Gibbons suggests special prosecutor for investigating Sunshine Law violations
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Gibbons suggests special prosecutor for investigating Sunshine Law violations

Date: November 7, 2007
By: Lucie Wolken
State Capitol Bureau

JEFFERSON CITY - The leading Republican candidate for state attorney general has suggested an independent investigator be appointed to examine complaints against the Republican governor's office for destruction of email records.

The suggestion came from Sen. Mike Gibbons, R-St. Louis County, in an interview with the Columbia Tribune in which he discussed enforcement of the Sunshine Law, following the firing of Scott Kesley, former attorney to the governor.   

Farrah Fit, director of majority caucus communications confirmed the statements. 

The comments by the St. Louis County senator come less than a month after Gov. Matt Blunt endorsed Gibbons as his candidate for attorney general. 

In the interview, a Tribune bog quotes Gibbons: "When this type of instance comes up, probably the best thing to do would be to avail yourself to bringing in a special assistant attorney general to come in, because I think you've probably got a conflict at that point since you helped make people know what the rules are.  Have them come in and investigate and see if there's a problem or not.  And if there is, then have them pursue it."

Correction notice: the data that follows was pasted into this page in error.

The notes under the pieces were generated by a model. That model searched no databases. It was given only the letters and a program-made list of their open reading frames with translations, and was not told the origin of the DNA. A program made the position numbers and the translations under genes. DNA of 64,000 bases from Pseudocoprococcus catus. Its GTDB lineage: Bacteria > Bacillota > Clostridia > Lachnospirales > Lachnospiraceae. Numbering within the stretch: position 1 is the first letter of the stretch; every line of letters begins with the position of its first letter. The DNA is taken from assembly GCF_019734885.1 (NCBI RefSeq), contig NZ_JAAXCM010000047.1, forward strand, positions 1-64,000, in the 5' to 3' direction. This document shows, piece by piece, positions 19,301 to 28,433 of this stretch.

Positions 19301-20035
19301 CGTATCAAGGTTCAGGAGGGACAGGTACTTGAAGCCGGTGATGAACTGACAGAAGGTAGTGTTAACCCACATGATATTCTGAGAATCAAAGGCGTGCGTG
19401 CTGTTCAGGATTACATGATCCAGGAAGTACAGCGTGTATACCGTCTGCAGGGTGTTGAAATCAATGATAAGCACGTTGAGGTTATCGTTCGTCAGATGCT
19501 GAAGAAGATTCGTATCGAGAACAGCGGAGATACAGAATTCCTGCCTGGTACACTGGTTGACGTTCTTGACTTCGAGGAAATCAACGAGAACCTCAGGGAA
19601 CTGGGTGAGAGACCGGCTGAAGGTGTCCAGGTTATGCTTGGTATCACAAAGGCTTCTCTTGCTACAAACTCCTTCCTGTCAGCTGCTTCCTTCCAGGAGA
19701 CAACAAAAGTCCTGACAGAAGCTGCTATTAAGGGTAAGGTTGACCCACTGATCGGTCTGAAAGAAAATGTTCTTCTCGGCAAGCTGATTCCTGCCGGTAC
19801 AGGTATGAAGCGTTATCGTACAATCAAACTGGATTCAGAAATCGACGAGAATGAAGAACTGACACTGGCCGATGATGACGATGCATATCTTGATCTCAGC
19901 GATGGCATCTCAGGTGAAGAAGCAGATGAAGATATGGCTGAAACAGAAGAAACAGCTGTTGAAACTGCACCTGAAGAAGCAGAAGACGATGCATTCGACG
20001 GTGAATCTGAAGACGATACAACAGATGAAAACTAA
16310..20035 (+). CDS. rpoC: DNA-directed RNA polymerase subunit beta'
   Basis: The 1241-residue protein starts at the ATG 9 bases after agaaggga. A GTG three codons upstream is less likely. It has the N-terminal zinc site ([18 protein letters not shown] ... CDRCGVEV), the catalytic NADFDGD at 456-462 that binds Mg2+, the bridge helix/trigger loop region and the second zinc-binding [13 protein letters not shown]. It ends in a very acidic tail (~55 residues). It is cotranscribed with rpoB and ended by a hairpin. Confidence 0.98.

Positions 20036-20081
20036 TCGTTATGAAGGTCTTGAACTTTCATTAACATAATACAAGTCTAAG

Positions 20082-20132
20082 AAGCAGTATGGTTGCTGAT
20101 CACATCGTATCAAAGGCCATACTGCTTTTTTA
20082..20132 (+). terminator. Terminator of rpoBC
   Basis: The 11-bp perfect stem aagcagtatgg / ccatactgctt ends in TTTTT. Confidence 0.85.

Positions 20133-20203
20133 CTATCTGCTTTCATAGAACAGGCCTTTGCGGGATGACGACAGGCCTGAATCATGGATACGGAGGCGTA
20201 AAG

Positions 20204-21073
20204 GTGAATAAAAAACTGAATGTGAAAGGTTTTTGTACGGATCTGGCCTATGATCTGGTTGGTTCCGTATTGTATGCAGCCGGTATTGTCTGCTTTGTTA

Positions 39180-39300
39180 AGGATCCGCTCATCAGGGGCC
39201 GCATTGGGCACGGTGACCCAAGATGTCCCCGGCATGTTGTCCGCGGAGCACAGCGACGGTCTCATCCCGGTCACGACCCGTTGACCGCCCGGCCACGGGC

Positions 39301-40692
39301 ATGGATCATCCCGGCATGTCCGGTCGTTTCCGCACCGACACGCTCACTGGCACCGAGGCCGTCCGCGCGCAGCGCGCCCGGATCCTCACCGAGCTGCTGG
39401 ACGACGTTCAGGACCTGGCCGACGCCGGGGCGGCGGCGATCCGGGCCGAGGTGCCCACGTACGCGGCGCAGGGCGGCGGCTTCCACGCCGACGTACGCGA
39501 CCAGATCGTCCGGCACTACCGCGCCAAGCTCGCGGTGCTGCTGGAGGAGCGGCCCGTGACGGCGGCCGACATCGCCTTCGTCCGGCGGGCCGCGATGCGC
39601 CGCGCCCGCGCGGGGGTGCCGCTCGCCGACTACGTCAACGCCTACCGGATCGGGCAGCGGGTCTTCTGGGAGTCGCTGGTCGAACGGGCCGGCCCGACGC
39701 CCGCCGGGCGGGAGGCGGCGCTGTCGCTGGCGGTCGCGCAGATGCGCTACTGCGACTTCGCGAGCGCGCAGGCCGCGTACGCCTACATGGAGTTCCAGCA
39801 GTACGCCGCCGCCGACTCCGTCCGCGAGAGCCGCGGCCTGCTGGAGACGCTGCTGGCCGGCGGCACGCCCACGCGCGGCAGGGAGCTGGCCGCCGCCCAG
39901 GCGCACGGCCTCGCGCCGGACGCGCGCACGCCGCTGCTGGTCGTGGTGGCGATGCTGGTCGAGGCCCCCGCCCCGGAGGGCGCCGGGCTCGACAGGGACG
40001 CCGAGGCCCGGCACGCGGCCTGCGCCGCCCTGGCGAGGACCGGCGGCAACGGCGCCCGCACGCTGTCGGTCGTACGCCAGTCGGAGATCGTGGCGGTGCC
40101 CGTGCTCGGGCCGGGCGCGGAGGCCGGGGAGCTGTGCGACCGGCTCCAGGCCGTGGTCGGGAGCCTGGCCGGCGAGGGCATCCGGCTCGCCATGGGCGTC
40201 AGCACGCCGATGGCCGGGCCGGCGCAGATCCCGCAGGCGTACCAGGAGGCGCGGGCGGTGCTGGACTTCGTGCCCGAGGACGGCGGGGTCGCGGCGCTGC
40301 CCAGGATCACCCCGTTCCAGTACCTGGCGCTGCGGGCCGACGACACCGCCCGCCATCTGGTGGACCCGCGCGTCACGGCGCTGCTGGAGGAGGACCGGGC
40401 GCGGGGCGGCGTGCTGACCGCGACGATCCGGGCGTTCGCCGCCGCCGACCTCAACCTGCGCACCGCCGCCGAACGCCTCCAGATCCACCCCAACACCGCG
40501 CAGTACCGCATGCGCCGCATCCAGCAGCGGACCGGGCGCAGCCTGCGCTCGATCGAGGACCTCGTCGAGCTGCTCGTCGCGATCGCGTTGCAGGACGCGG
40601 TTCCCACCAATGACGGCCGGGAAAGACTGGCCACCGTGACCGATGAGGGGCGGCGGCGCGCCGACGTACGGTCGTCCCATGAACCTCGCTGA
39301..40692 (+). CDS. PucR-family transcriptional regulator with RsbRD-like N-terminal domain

Attorney General Jay Nixon's office has not launched an investigation into the controversy surrounding the retention and deletion of office e-mails.

Jessica Robinson, spokeswoman to the governor, said that Blunt has not issued statements regarding the comments by his President Pro Temp. 

Paul Silica refused to comment on the possible clash between the two Republican candidates for office.

Jack Cadette, Missouri Democratic Party spokesman said that the central issue surrounding Gibbon's comments is non-partisan.

"The fact that the republican leader of the senate would suggest that there needs to be a special prosecutor or special attorney general look into this is a big statement by them," Cadette said.  "There are people on both sides of the aisle that are extremely concerned about what's going on in the governor's office right now.  People, rightfully so, take the destruction of public documents extremely seriously."

Nixon's office also refused comment on the Gibbon's interview.

Gibbons was unavailable for comment Wednesday.